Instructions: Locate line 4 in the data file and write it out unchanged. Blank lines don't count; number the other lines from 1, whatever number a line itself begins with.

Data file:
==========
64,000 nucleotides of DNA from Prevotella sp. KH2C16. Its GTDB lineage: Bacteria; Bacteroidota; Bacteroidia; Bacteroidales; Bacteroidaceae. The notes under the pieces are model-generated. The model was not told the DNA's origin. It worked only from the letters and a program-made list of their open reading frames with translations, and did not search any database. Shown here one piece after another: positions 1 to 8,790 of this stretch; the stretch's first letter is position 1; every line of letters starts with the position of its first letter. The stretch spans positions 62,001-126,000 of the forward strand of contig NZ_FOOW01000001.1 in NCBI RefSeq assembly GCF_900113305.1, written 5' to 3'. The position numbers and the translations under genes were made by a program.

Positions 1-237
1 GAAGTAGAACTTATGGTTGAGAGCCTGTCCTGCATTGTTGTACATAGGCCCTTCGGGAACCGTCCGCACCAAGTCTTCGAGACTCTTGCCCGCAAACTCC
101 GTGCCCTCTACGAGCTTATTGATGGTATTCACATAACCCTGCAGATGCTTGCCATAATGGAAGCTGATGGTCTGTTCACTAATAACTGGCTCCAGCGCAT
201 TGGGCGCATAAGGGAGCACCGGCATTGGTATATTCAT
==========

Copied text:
101 GTGCCCTCTACGAGCTTATTGATGGTATTCACATAACCCTGCAGATGCTTGCCATAATGGAAGCTGATGGTCTGTTCACTAATAACTGGCTCCAGCGCAT